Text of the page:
In what is believed to be one of the largest finds during a salvage operation, nearly $40 million worth of silver was discovered off the coast of Ireland.
Odyssey Marine Exploration Inc., a British salvage company, has stated that it has brought up 43.5 tons of silver from the remnants of the SS Gairsoppa, a cargo ship that sunk during the Second World War.
More than 1,200 silver bars, worth about $38 million under current market prices, was recovered from the Gairsoppa, a British merchant ship that was attacked by a German U-boat in February 1941.
Odyssey Marine Exploration Inc. was able to recover the sunken treasure after it won a contract with the U.K. government. As part of the agreement the salvage company will be able to retain 80 percent of the net value of the silver bullion recovered.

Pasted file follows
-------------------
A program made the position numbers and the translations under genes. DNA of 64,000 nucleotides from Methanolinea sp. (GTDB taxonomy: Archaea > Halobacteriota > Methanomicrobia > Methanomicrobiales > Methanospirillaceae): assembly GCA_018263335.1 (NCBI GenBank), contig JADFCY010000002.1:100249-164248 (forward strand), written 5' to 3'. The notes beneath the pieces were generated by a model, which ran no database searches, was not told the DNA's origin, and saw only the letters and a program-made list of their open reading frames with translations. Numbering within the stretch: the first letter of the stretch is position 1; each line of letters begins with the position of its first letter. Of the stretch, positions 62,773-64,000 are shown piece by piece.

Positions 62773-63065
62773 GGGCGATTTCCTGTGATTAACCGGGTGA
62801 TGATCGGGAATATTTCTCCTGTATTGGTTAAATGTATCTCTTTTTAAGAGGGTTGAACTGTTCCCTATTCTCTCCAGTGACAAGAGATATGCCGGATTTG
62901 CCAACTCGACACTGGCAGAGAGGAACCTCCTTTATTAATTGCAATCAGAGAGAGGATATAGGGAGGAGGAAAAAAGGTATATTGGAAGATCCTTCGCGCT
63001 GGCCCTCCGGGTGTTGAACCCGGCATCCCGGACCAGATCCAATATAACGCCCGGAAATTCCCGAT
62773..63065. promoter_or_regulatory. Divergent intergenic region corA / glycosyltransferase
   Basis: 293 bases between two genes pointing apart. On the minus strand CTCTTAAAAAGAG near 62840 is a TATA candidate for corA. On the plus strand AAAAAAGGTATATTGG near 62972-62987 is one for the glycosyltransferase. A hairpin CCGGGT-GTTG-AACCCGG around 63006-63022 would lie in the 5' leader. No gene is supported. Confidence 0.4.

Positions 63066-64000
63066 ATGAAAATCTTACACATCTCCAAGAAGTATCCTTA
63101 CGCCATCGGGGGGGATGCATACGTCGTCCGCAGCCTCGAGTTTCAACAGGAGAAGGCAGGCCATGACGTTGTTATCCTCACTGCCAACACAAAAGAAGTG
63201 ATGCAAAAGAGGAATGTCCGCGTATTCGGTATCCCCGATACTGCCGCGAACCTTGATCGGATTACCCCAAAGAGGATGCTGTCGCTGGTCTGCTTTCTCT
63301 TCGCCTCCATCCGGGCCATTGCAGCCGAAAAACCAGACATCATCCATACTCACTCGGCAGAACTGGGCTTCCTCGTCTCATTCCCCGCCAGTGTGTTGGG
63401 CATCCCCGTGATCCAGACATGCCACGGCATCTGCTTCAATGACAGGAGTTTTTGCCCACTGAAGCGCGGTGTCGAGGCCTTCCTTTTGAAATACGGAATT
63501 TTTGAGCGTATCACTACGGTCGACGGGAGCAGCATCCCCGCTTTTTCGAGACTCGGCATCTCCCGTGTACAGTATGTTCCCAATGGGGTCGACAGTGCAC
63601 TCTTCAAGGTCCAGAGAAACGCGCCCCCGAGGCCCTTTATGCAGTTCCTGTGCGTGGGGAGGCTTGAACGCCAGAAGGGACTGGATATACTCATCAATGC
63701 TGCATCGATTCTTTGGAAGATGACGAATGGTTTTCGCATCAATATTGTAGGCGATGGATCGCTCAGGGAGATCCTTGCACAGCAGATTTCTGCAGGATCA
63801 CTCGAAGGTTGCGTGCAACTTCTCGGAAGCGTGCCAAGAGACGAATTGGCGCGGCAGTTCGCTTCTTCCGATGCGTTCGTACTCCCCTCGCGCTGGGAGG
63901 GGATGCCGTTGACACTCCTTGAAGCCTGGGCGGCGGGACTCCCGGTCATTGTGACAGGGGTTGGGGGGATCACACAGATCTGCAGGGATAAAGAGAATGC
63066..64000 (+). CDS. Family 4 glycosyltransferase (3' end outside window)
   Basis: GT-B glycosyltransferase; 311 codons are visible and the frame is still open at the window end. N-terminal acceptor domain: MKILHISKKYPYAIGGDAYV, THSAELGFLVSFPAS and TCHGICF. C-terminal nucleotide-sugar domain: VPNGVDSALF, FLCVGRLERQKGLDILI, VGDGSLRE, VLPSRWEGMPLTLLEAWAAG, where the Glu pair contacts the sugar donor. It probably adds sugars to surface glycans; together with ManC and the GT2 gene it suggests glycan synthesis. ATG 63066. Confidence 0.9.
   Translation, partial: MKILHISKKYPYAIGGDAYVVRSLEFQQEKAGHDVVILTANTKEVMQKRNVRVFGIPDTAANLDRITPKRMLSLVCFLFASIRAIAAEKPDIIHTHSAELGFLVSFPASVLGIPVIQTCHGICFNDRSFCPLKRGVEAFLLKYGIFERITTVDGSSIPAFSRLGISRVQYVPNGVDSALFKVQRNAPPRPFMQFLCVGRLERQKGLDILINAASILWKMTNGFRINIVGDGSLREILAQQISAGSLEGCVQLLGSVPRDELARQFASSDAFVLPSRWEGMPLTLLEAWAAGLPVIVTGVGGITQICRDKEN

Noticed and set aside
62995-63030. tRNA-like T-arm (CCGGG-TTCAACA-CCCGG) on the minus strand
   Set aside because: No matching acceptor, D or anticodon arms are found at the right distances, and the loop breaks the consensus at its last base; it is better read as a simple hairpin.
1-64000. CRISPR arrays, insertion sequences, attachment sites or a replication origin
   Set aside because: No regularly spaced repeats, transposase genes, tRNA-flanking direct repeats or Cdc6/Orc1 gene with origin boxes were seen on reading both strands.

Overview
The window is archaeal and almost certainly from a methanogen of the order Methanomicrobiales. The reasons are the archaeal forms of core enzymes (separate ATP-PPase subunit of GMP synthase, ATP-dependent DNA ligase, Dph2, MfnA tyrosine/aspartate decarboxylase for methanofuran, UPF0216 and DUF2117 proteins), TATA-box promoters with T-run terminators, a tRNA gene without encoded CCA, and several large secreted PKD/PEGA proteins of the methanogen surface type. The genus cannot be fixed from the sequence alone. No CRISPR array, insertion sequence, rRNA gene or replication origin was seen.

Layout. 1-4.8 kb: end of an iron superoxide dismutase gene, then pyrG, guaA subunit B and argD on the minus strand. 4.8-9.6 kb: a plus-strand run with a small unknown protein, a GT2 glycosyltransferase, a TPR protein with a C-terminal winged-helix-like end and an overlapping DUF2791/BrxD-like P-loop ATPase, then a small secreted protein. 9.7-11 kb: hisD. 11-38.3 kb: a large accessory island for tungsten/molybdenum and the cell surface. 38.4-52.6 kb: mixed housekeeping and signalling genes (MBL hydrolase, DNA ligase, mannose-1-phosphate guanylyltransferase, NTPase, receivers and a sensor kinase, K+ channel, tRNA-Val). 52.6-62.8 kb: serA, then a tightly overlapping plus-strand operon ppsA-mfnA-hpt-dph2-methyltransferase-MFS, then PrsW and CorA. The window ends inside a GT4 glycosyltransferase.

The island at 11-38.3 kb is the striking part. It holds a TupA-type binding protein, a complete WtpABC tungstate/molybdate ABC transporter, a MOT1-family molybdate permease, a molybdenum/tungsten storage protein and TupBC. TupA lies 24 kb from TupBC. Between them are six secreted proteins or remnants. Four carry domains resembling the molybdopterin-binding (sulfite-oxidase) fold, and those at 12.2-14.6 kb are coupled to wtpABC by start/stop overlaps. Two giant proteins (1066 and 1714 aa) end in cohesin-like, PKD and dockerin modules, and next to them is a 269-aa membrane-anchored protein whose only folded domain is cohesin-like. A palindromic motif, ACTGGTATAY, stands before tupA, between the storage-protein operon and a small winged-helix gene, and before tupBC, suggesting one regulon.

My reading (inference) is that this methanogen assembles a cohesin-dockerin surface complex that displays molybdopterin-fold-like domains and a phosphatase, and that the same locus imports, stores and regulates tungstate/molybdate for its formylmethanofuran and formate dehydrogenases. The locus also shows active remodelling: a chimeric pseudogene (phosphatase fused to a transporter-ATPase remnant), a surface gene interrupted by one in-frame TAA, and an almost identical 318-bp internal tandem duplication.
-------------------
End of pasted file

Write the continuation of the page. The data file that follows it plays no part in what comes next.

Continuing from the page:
The Gairsoppa was owned by the British India Steamship Navigation Company and had been active in the commercial shipping industry, moving valuable cargo through the waters of the Pacific and Indian Oceans.
"Sources, including Lloyd's Record of War Losses, indicate a cargo of silver worth £600,000 at the time, which would equate to approximately seven million total ounces of silver," the company wrote on its website.
As of Wednesday, the salvage crew had recovered about 1.4 million troy ounces of silver from the Gairsoppa, with the company hopeful they would be able to recover the rest within three months.
The shipwreck is about 300 miles off the coast of Ireland and is in international waters. It is nestled on the bottom of the ocean floor nearly three miles down.
"Our success on the Gairsoppa marks the beginning of a new paradigm for Odyssey in which we expect modern shipwreck projects will complement our archaeological shipwreck excavations," Greg Stemm, Odyssey chief executive officer, said in a statement.